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The Link Between Seasonal Affective Disorder (SAD) and Substance Abuse

A recent study from the University of Pittsburgh with data from the World Health Organization and the World Meteorological Organization found that as temperatures and sunlight hours decrease, alcohol consumption and binge drinking increase. Shorter hours of sunlight and cooler temperatures also correlates with higher rates of depression, which is also linked to an increase in drinking.

Often, the isolation associated with cold or inclement weather can make just about anyone feel down. You simply lack the energy felt during warmer months. For those living with depression, the winter blues can make bad days all that much harder. It is oftentimes referred to as seasonal affective disorder or SAD.

What is Seasonal Affective Disorder (SAD)?

The Mayo Clinic defines seasonal affective disorder (SAD) as a type of depression that’s related to changes in seasons. It generally occurs in the late fall or winter months, but can also occur in the spring or early summer. When affected, you may notice moodiness, a lack of energy, and a diminished feeling of overall wellbeing. Treatment for SAD is conducted under a doctor’s care and may include psychotherapy and medications.

Signs and Symptoms

Signs or symptoms of seasonal affective disorder can start out very mild, but gradually become more severe throughout the season.

  • Feeling sad for a prolonged length of time
  • An increase in drug or alcohol consumption
  • Losing interest in hobbies / activities
  • Diminished energy
  • Sleeping too much
  • Weight gain
  • Difficulty concentrating
  • Hopelessness
  • Guilty feelings
  • Suicidal thoughts

Causes of Depression

Depression is a mood disorder that causes a persistent feeling of sadness and loss of interest, according to the Mayo Clinic. Depression, left untreated, over prolonged periods can lead to more harmful effects to the body and in some severe cases, death or suicide.

There is no exact cause of depression, as a variety of factors may be involved, including:

  • Trauma
  • Age or gender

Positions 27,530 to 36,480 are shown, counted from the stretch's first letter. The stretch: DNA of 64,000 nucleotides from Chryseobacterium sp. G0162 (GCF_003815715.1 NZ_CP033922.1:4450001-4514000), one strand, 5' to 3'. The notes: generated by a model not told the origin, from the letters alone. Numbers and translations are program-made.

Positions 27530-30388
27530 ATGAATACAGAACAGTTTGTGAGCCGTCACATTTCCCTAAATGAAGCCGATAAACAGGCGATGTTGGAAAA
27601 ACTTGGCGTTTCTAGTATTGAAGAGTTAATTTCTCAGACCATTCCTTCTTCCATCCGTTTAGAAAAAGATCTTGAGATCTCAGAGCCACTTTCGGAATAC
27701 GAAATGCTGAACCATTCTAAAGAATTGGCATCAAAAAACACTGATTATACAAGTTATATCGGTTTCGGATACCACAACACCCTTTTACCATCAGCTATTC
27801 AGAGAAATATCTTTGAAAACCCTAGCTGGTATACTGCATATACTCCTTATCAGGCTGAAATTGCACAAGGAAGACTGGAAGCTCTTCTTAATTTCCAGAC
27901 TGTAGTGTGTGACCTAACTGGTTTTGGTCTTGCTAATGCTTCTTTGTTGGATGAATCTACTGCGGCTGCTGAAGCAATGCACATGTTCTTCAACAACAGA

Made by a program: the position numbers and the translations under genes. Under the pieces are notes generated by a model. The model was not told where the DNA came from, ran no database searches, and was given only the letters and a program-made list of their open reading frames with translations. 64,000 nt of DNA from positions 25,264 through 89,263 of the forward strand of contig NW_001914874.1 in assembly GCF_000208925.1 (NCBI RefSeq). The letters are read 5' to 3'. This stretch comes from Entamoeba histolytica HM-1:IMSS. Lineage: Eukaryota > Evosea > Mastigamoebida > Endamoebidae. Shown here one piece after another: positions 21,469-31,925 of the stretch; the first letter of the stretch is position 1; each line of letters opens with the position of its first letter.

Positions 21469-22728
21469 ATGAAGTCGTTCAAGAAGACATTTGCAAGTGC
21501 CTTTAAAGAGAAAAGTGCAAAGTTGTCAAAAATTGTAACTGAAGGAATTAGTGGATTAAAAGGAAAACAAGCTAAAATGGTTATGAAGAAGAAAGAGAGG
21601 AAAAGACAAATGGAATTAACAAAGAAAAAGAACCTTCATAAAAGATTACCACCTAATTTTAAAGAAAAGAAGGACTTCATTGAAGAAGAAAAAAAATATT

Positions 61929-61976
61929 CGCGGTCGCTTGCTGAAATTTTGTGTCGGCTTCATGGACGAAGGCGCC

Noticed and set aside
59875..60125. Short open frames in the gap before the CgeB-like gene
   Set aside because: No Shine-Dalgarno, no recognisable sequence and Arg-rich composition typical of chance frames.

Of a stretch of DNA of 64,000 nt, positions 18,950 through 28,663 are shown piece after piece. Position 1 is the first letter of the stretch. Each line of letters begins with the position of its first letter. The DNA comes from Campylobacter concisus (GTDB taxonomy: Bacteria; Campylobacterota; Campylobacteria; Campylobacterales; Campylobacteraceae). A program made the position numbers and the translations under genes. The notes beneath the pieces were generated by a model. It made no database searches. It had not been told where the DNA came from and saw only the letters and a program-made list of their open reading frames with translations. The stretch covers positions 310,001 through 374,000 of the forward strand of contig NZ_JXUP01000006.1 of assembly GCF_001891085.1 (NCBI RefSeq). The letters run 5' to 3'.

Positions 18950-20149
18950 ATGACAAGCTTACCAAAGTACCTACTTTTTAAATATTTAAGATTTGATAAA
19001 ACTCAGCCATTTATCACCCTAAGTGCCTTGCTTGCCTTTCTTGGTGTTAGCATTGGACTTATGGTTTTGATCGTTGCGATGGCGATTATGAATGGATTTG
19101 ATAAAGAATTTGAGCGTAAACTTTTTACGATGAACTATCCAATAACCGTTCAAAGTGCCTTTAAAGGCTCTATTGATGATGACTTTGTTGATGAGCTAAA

• Loss and grief
  • Genetics or family history
  • Significant events
  • Personal problems
  • Major illness
  • Substance abuse

How to Deal with Depression and Substance Abuse

Addiction, when coupled with depression, is tricky because they both can be triggered by bad days. In most cases of depression, feelings of unhappiness do not go away easily. Drinking alcohol or using a substance (both legal and illegal) can lead a person to the same symptoms of depression. Even though substance and alcohol use can shield someone’s negative thoughts and feelings, the improved mood is only temporary. Additionally, alcohol and drug use may mask a more serious underlying mental illness.

People experiencing a dual diagnosis of depression and substance use or alcohol use disorder should consider professional help, as these illnesses are treatable. Lack of professional treatment in severe cases may lead to hospitalization, or worse.

Finding Treatment for SAD and Substance Use Disorder

Depressive disorders, including seasonal affective disorder, are serious and should be treated by a professional. When someone living with untreated depression also uses drugs and/or alcohol to make themselves feel better, the outcome can be dangerous.

The “winter blues” can affect anyone. For some, this time of year can be especially difficult, permeated with feelings of isolation and deep sadness. Understanding this, it is important for all of us to periodically reach out to friends or family members who might need some additional support. If you’re struggling with SAD, stay in close contact with someone you trust.

If you feel you are beyond help or support from a friend or family member, turn to the trusted professionals at Plum Creek Recovery Ranch. We can help you find the assistance you need to live a happier, healthier life.

Located just outside of Austin, Texas on 200 acres of working ranch land, Plum Creek Recovery Ranch offers a comprehensive, clinical program that addresses the whole person–body, mind, and spirit. For more information or for a confidential assessment with one of our licensed counselors, call 512-398-3000.

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